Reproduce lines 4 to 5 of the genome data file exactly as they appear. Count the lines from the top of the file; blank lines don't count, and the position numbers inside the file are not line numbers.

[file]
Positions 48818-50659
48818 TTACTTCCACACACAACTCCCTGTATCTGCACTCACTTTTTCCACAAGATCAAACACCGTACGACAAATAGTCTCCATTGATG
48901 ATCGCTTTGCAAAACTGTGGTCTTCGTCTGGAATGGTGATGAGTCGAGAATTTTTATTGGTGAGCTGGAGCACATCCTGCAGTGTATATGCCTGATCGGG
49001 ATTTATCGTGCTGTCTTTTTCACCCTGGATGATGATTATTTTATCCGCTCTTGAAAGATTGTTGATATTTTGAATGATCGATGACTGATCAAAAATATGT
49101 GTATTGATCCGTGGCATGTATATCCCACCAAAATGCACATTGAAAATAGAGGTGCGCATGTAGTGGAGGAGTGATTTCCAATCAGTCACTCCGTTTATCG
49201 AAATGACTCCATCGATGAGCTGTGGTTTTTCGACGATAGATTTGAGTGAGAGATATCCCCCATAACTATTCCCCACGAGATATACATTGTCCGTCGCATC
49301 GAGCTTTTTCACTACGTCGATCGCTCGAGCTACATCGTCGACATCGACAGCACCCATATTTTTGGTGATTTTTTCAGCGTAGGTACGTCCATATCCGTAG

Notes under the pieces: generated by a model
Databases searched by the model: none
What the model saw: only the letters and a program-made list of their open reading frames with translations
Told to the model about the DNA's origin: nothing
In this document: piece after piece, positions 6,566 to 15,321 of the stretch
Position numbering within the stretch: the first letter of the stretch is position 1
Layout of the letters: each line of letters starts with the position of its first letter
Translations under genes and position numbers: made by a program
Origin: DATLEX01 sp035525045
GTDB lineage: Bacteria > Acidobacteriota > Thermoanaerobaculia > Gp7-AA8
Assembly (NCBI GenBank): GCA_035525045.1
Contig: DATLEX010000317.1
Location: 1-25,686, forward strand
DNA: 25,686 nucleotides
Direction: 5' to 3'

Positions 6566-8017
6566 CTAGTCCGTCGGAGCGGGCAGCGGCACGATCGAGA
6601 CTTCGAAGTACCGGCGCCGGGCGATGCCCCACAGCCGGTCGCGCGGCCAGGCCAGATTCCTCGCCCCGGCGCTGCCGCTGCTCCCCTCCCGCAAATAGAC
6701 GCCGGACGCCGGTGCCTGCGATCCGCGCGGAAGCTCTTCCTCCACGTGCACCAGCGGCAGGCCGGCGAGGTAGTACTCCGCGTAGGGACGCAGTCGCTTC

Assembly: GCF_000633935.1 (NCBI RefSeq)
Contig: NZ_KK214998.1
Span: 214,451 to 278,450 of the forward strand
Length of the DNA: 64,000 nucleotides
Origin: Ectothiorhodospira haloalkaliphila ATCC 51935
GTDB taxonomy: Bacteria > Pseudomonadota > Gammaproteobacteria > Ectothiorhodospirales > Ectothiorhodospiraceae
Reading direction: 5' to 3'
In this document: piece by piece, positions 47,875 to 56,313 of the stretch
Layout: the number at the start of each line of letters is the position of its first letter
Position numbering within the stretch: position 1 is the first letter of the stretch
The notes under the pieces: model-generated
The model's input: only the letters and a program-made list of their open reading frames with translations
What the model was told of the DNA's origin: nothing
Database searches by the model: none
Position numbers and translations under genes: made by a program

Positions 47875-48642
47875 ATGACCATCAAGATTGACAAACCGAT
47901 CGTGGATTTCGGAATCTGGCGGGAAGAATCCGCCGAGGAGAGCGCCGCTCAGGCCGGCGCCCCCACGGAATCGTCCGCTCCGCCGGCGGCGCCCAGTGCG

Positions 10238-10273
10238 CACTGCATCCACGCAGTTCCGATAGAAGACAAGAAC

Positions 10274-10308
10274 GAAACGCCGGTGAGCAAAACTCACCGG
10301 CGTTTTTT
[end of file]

49001 ATTTATCGTGCTGTCTTTTTCACCCTGGATGATGATTATTTTATCCGCTCTTGAAAGATTGTTGATATTTTGAATGATCGATGACTGATCAAAAATATGT
49101 GTATTGATCCGTGGCATGTATATCCCACCAAAATGCACATTGAAAATAGAGGTGCGCATGTAGTGGAGGAGTGATTTCCAATCAGTCACTCCGTTTATCG